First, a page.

November 4, 1993
IN RE: Mark J. Smith/Revenue Cabinet
OPEN RECORDS DECISION
This appeal originated in a request for records submitted by Mr. Mark J. Smith to the Revenue Cabinet on March 2, 1993. Mr. Smith is an attorney representing Ms. Joan Peters McQuillan, "a surface co-owner of land in Martin County, Kentucky." Mr. Smith requested copies of "any documents and/or records, including production data, relating to . . ." certain gas wells located on or near his client's property in Martin County.
Mr. Billy W. Whitaker, Deputy Commissioner of the Department of Property Taxation, denied Mr. Smith's request in a letter dated March 8, 1993. Mr. Whittaker explained:
First, all information received by the Revenue Cabinet on oil and gas production is taken from returns filed by either the owner, operator, producer and purchaser. Under KRS 131.190, the Revenue Cabinet shall not divulge any information acquired by it through tax schedules, returns or reports required to be filed with the Department. Since the information which you are asking for came to the Department in the form of a report, the Cabinet objects to giving any information on oil and gas production to anyone except the person who owns an interest in the well. This means you must have working interest or a royalty interest. In your letter you did not show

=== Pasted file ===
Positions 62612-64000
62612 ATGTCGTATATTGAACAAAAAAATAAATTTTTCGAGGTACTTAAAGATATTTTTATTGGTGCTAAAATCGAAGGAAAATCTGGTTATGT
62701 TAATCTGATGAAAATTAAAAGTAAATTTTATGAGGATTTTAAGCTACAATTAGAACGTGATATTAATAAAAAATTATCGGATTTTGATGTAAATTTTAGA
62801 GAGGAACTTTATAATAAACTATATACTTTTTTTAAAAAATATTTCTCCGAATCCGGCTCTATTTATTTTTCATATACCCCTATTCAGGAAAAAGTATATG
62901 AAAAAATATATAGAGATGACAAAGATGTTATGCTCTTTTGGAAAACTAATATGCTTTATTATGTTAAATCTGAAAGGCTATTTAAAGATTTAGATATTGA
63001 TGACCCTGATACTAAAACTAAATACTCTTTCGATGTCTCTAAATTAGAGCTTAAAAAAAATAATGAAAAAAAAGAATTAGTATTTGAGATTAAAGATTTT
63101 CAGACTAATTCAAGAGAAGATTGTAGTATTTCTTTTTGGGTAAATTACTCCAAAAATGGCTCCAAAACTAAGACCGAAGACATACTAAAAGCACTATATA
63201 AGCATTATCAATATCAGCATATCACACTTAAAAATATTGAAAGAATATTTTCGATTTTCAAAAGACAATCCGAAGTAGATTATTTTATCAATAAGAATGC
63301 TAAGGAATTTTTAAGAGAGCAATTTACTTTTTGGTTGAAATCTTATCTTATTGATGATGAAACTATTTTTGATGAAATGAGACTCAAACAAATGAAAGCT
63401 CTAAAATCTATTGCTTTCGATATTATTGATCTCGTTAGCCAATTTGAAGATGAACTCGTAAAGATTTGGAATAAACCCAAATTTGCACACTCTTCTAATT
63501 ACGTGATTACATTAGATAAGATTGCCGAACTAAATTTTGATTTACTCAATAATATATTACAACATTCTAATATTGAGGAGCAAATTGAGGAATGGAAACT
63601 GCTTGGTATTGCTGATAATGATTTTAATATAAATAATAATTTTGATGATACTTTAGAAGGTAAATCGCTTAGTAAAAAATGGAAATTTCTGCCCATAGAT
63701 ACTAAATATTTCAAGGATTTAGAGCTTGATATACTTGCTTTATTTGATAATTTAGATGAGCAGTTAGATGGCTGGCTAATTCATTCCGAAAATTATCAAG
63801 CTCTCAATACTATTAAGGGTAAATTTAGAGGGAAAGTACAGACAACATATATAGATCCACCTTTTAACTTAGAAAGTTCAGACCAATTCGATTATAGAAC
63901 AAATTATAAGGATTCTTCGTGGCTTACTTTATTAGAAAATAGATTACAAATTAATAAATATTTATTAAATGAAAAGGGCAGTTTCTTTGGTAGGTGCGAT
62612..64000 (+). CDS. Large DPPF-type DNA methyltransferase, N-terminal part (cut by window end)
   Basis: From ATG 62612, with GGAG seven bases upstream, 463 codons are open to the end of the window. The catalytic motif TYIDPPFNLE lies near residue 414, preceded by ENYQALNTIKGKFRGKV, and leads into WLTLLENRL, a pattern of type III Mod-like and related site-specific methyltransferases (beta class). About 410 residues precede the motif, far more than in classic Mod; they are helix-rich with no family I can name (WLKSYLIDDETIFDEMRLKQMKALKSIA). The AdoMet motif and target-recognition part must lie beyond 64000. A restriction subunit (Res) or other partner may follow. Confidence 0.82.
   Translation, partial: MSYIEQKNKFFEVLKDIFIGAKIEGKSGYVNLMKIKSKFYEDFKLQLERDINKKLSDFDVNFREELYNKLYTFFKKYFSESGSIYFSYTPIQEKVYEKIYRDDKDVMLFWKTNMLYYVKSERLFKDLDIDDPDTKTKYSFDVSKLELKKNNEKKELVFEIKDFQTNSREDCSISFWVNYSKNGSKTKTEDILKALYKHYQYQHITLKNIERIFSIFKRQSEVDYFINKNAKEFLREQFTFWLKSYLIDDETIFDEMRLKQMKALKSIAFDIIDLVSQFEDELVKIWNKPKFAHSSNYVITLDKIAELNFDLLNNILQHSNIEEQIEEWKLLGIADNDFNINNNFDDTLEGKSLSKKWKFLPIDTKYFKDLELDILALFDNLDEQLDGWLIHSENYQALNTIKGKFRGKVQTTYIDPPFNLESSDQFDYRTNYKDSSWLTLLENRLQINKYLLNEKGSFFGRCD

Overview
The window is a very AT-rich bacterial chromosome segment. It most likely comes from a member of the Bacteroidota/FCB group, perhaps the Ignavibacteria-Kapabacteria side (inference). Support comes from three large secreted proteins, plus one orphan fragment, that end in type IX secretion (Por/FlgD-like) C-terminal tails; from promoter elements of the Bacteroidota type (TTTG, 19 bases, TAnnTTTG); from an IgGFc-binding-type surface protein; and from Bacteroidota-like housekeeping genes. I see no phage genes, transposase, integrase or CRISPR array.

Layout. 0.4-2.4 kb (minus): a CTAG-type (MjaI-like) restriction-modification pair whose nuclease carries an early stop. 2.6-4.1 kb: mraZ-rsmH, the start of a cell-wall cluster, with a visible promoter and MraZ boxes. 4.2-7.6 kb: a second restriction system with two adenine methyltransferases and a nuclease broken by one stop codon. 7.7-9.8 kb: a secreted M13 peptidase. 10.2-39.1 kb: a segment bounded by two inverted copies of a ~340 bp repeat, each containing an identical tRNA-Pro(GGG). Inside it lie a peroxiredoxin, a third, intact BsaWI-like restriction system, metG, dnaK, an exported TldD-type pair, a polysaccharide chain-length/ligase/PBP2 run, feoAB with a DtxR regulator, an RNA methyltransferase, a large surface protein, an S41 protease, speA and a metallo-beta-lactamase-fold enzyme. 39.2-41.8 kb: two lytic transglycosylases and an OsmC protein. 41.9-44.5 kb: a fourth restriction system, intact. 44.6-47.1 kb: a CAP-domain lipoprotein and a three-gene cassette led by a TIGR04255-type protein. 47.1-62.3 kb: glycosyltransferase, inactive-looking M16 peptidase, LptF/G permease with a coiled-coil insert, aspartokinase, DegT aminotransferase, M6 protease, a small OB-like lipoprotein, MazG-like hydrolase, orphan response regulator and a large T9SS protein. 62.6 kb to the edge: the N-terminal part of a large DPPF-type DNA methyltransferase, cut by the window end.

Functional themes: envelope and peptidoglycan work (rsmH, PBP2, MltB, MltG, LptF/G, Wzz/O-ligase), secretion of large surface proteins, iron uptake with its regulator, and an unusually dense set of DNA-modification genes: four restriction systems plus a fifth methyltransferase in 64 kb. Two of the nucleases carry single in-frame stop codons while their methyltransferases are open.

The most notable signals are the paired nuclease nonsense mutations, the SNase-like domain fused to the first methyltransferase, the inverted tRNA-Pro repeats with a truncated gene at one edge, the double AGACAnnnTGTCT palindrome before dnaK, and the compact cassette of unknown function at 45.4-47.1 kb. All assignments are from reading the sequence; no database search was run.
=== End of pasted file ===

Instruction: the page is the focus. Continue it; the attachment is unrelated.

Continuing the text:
that you own such interest. From your letter it did appear that at least some of these wells were not even on the property which your client owns or has a legal interest in.
In addition, Mr. Whittaker noted that the Revenue Cabinet does not have the requested records "listed by coordinates and, therefore, cannot locate these properties in question."